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Union to fight new labour laws

Legal crackdown unlikely to quell strikes, says scholar

By: Kevin Ma

  |  Posted: Friday, Dec 06, 2013 03:15 pm

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Alberta’s biggest union has launched a legal challenge of a pair of “draconian” bills that crack down on illegal strikes – a crackdown one scholar says might backfire for the province.

Bills 45 and 46 passed third reading in the provincial legislature this week. The bills, which were loudly opposed by unions and opposition parties, crank up fines for illegal strikes and could impose a two-year wage freeze on some 22,000 government workers who are members of the Alberta Union of Provincial Employees (or AUPE, Alberta’s largest union).

The AUPE’s contract with the province expired last March. The union later broke off talks and (as its members cannot legally strike) called for compulsory arbitration.

Finance Minister Doug Horner, who sponsored Bill 46, said the legislation is about getting a fair settlement for all Albertans. “We were very clear with the unions up front this year – very clear – that we were looking at triple zeros and two,” he said, referring to annual salary increases for the next four years.

The province had negotiated a deal with teachers and doctors, he continued, and wants a negotiated deal with the AUPE.

Bill 46 would impose a two-year wage freeze on AUPE members followed by two one per cent raises if the province and the union don’t negotiate a deal by the end of January.

“We did not legislate the deal,” he insisted. “We legislated a timeline for a deal.”

This would override the compulsory arbitration process that the AUPE has initiated.

This bill is meant to bring wages back in line with those of other provinces, Horner said.

“Our public sector salaries are very, very competitive right now,” he said, with his research suggesting that top public sector employees earn more than their private sector equivalents.

Studies by the Canadian Labour Congress suggest that unionized workers generally make $4.60 an hour more than non-unionized ones in Alberta, a bit below the national average difference of $4.97. While unionized wages in Alberta were the highest in Canada (about 12 per cent above the national union average), the same was also true of non-unionized Alberta wages (which were about 16 per cent above the national non-union average).

Bill 45 cranks up fines for illegal strikes, which are strikes done without a proper strike vote or by firefighters, hospital workers or government employees (who cannot legally strike).

Under the old Labour Relations Code, for example, unions who call or threaten an illegal strike can be fined up to $1,000 per day. Bill 45 allows the province to fine unions $250,000 per day plus $50 times the number of union members per day of an illegal strike or threat, and lets a court order them to pay $1 million a day into a liability fund if the strike or threat continues after it’s ordered to stop.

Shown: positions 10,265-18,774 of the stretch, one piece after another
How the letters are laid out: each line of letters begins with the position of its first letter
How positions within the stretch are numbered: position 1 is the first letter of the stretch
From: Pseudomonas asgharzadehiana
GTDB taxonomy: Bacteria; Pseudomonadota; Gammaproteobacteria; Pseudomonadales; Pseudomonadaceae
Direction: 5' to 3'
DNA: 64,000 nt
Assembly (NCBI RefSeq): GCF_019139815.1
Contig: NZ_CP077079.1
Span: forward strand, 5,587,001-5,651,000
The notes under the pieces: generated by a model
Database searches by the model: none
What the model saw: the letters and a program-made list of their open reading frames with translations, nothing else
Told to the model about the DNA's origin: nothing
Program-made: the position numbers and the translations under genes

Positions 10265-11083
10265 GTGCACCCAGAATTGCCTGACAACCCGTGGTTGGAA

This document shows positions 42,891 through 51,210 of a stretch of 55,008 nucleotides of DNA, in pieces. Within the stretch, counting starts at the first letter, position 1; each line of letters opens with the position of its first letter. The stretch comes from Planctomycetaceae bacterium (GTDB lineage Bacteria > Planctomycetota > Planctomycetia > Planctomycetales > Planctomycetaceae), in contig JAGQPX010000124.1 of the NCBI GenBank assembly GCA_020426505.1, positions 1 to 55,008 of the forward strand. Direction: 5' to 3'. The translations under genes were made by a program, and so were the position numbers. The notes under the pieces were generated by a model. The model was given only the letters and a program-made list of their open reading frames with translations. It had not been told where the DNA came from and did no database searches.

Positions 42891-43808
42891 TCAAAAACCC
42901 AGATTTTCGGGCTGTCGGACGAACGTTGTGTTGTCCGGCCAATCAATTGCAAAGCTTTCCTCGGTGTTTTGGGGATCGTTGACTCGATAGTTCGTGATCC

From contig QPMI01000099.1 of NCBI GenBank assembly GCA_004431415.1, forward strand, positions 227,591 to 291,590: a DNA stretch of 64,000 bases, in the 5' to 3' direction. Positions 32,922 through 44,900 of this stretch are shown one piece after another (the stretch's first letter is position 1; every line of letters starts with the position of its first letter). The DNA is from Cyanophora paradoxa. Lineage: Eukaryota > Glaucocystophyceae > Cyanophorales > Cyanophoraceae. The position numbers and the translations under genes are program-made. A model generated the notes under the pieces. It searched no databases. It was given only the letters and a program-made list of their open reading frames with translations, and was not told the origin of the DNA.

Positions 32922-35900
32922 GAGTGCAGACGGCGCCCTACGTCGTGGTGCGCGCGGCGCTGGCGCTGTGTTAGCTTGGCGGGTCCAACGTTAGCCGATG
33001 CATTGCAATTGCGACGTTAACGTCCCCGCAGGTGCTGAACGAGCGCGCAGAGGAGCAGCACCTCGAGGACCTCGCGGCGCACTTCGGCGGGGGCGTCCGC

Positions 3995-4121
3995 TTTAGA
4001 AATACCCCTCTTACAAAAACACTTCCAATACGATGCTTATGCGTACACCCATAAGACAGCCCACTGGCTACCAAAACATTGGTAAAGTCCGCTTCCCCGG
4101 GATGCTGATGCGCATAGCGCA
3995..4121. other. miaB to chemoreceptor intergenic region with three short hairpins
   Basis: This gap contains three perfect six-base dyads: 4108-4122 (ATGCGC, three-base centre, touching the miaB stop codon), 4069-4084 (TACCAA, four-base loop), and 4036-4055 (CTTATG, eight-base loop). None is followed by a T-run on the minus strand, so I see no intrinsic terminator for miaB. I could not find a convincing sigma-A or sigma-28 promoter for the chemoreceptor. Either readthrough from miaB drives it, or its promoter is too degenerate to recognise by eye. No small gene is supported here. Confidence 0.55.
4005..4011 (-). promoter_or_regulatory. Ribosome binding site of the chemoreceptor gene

Last April’s illegal strike of correctional workers shows that these fines need to be updated, Horner said.

“For 30 years, we have never done that,” he said.

Bills “draconian”: Smith

AUPE president Guy Smith denounced both bills as “draconian” and said they impinge upon AUPE members’ right to freedom of association.

The AUPE filed a complaint about both bills with the Alberta Labour Relations Board Thursday and also plans to take the bills up with the United Nations’ International Labour Organization. It will also challenge the bills before the Court of Queen’s Bench when they became law, Smith said.

It’s been the law since 1977 that the government employees go to arbitration in the event talks break down, which is what has happened, Smith said.

“The Redford government has just ripped (that law) up.”

Negotiating with Bill 46 in play is like going into talks with a gun on the table, he said, as it lets the government decide the outcome.

“That’s not free collective bargaining.”

He called Bill 45 “overkill” as it lets the province levy crippling fines when it already has heavy ones available. (Last April’s strike lead to a $350,000 fine.)

“It’s very Orwellian in many ways,” he said, referring to its penalties for strike threats.

The province appears to have brought in Bill 46 to show it can hold the line on expenses, said James Muir, president of the Alberta Labour History Institute.

“One of the ways it wants to do this is by making sure there’s a salary freeze,” he said.

Since the government wasn’t going to get that through bargaining or arbitration, it passed this law, he said.

It’s unclear if this law is legal, he continued. The Supreme Court struck down a similar law in B.C., but that one tried to change wages in the middle of a contract, not during contract talks.

Alberta’s new law is unlikely to make the next round of talks with the AUPE easier, Muir said, and it could encourage the government to legislate more settlements.

“That sort of constant legislation will really hurt the government,” he said.

Bill 45, meanwhile, is unlikely to deter illegal strikes, which are rare anyway (there have been three in the last 15 years), as it simply angered unions.

“In some ways, it’s a way of goading them,” Muir said.

Bill 45 poisons the province’s relationship with unions, an effect that will last for years, Smith said.

“This is a government that’s out of control and acting like a bully,” he said.

Both bills must receive royal assent before they become law.


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